April 25, 2010
935 W. Eastland Ave.
Nashville, TN 37206
The skinny: Great experience. We’d go back for their drinks, knowing that we’re paying coinage for the urban vibe and din, as well as the cocktail know-how and history. The food is good gastro-pub affair.
At center stage in this newly renovated brick building is a large, welcoming four-sided bar. Natural wood, exposed roof beams and brick walls give the place an urban, organic feel, barely lit by ornate chandeliers. The dimmed light glimmers off the crystal prisms and the myriad of liquor bottles. The crowd–from hipsters and neighborhood folks to trans-river visitors–seemed comfortable and content in the dark milieu. (It was too dark for photos.)
Holland House is quickly gaining a reputation, as a cocktail and food establishment. It’s a venture led by folks from the now-closed Ombi (one of our old favorite haunts), Terry Raley and Laura Wilson, along with Christian Dye, who hails from Miro District and Watermark. (Go here for more of HH’s origins.)
They focus on elaborate, historical cocktails. There’s an entire menu of hand-crafted drinks that span from the late nineteenth century to the prohibition period, stateside–a period heavy on the gin, aka the “Golden Age of the American Cocktail”. The cocktail names alone are delectable: Chelsea Sidecar, Straits Sling, Rum Swizzle, Caravella Mojito, Peach Julep. All for the flat price of $10/each. Pickled ordered an enjoyable Ramos Gin Fizz and then a glass of white wine. The server was spot on with her suggestion of a sauvignon blanc, L’Arpent des Vaudons Francois Merieau. I, however, am going through a vodka phase and just wanted either a vodka martini or vodka on the rocks. Due to their allegiance to a historical period preceding the importation of vodka, their vodka selection was limited, and there was a reluctance to make a vodka martini. We respect the historical fidelity, but wonder how long it will last. The bar didn’t stock cocktail olives, so they brought some out from the kitchen. Accommodating, though they still charged me a pricey $10 for each drink. Besides a boutique-ey wine list, they also have high gravity, high octane beers.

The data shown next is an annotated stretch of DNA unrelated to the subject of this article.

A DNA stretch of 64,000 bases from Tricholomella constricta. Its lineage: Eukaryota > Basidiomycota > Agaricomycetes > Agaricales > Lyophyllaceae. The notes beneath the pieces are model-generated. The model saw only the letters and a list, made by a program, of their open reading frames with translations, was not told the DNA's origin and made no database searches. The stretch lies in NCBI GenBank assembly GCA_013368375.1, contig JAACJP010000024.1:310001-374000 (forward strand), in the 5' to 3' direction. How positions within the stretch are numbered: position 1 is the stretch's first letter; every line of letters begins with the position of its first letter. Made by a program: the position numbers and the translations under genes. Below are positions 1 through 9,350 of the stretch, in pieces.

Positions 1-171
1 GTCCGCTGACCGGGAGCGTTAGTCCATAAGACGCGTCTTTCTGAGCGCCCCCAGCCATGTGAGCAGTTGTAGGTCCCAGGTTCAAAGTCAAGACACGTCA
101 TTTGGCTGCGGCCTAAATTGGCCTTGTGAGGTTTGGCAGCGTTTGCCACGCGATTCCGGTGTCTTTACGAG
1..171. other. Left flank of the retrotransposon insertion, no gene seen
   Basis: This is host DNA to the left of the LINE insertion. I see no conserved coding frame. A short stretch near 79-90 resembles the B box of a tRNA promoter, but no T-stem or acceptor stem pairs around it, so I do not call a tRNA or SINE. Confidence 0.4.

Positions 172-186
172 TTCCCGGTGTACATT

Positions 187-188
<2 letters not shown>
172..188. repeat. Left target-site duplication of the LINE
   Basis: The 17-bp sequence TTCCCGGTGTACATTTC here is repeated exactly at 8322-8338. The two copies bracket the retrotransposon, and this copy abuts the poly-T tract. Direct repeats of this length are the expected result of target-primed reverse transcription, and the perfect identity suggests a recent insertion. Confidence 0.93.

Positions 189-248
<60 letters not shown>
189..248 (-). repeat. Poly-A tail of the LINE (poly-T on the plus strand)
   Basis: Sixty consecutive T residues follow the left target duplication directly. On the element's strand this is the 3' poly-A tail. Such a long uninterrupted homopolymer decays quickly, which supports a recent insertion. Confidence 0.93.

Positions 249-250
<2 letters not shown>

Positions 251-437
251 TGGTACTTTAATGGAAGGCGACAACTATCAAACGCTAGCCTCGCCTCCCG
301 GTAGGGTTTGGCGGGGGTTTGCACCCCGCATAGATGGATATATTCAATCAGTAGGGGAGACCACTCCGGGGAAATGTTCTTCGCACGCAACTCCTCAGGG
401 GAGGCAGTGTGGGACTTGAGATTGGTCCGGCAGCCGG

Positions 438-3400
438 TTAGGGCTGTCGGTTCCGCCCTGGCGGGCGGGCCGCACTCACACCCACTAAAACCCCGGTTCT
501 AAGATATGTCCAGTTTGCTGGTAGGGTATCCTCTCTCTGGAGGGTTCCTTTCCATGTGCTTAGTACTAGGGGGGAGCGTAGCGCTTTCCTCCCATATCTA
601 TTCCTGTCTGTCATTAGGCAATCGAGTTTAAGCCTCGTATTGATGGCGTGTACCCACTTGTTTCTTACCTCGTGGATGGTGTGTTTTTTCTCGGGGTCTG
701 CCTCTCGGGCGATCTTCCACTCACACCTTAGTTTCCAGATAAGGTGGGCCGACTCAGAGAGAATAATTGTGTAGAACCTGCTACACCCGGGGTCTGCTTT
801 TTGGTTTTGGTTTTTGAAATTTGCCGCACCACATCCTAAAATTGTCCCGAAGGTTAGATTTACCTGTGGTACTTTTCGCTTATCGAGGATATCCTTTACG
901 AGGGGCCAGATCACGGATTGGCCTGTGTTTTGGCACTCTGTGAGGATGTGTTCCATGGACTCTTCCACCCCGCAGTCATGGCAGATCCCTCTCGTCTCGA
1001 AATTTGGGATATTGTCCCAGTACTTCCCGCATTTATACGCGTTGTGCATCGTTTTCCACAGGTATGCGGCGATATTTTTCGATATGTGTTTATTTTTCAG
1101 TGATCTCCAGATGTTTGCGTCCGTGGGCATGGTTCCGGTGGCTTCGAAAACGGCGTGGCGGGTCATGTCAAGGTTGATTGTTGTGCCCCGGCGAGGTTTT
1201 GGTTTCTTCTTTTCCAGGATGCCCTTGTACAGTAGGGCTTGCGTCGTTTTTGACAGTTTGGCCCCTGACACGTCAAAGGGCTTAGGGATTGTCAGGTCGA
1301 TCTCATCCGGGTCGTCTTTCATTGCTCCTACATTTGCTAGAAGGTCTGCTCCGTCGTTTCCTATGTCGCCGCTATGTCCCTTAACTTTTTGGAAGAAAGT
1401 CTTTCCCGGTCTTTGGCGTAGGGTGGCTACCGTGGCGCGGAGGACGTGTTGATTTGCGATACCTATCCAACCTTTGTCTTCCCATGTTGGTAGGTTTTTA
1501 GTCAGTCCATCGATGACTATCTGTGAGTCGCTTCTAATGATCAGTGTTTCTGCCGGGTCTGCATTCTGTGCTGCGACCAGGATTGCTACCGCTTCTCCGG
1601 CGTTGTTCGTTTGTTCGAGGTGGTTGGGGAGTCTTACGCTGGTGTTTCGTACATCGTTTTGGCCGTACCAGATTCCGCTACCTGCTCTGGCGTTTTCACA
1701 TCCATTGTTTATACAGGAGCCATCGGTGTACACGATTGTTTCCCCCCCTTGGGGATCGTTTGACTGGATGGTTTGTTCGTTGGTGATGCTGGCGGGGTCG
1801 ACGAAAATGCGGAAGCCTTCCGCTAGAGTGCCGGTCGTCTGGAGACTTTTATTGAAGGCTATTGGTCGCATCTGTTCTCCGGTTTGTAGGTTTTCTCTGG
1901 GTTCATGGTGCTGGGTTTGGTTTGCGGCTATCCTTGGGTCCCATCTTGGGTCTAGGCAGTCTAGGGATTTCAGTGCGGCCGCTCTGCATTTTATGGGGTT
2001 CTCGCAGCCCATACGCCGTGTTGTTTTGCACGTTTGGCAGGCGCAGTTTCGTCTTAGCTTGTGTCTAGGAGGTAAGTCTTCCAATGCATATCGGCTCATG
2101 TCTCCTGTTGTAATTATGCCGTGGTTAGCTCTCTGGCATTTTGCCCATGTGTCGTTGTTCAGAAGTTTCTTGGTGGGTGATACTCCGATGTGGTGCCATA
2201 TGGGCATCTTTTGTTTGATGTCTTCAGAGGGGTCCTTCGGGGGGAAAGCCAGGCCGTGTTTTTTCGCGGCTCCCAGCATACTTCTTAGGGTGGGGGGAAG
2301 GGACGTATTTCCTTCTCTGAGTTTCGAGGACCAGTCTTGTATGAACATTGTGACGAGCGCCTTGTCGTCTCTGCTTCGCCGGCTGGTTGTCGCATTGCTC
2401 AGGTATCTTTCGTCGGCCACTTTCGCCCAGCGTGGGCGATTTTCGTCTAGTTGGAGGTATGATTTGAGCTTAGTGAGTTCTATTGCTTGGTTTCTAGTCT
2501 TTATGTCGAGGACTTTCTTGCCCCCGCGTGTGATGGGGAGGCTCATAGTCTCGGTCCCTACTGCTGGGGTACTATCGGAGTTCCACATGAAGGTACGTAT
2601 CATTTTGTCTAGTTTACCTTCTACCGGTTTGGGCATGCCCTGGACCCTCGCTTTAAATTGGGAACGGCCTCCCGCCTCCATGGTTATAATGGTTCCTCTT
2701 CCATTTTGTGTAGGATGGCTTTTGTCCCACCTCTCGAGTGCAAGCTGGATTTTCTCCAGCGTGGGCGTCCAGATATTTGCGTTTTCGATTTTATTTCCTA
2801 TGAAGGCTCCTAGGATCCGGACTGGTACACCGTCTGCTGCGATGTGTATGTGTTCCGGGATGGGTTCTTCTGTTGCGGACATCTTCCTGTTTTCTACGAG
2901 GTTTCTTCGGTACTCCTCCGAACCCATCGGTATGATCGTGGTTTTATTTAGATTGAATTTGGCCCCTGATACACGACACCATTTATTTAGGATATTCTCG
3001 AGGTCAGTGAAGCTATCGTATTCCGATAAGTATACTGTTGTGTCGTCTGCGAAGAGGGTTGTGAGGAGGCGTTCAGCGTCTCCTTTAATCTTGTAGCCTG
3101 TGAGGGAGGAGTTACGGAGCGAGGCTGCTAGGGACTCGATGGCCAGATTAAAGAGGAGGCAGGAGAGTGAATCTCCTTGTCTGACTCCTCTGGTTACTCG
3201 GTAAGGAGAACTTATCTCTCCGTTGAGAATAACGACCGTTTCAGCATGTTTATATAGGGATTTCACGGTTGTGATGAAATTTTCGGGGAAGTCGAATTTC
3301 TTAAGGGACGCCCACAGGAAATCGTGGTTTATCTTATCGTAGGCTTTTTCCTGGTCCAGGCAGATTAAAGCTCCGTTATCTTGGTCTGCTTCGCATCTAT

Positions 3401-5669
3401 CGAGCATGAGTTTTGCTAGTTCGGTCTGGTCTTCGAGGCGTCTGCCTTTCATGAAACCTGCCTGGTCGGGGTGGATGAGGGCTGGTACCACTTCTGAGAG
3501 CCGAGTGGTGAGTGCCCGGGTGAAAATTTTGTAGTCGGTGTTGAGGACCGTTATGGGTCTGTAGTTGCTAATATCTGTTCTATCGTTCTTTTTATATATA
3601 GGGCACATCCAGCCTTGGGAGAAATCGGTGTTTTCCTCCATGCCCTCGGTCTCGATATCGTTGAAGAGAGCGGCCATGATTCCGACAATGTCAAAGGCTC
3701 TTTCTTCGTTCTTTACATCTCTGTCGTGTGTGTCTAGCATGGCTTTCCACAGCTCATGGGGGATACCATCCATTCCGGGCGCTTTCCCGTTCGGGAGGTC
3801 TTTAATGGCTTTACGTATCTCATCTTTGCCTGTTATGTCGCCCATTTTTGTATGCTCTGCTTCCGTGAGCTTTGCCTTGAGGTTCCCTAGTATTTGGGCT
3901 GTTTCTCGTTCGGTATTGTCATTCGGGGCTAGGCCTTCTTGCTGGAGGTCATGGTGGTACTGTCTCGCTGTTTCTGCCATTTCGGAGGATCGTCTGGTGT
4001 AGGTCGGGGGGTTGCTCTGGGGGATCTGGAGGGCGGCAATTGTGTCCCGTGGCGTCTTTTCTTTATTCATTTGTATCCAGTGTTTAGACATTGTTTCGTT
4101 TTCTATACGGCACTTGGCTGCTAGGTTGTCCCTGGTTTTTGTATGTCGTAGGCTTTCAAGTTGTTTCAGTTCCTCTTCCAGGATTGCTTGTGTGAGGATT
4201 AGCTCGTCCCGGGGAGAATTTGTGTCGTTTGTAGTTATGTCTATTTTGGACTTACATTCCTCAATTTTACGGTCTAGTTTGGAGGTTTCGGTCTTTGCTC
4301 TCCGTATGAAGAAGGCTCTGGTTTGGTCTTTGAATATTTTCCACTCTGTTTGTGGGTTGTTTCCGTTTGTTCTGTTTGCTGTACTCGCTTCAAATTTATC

Food-wise: The menu offers a couple of salads, some samplers and dip snacks, small plates, and featured entrees. The entrees looked a bit too meat-heavy ($12-$19)–with the exception of a local veggie plate, and no seafood. So we opted for a bunch of small plates ($8-$12), sized in between tapas and entree portions. From our most to least favorite: grilled crab sausages, house steak tartare, fish and chips, spinach and fennel salad, and the pork belly confit. We could taste all the sausages’ subtle elements, which went well together. The tartare, with a raw quail egg on top, rivaled some of the better tartare we’ve had. The fish and chips had the right crisp-, fried-, and hot-ness. The portion, however, was tiny, even for a “small plate.” The pork belly confit was an open-face BLT, the pork was overcooked–killing all tenderness and richness of pork belly. Didn’t work. Our meal for two just exceeded the Benjamin mark, plus tip.
Initially, the good folks attempted to push Nashville’s taste buds with dishes like “honeyfire” duck feet and steamed littleneck clams. But Nashville wasn’t quite open-minded enough for such gnawing. Let’s hope that all of the Holland House’s vision and artistry–from their cocktails to their food–aren’t hemmed in by our un-adventurous tastes.
Make your reservations.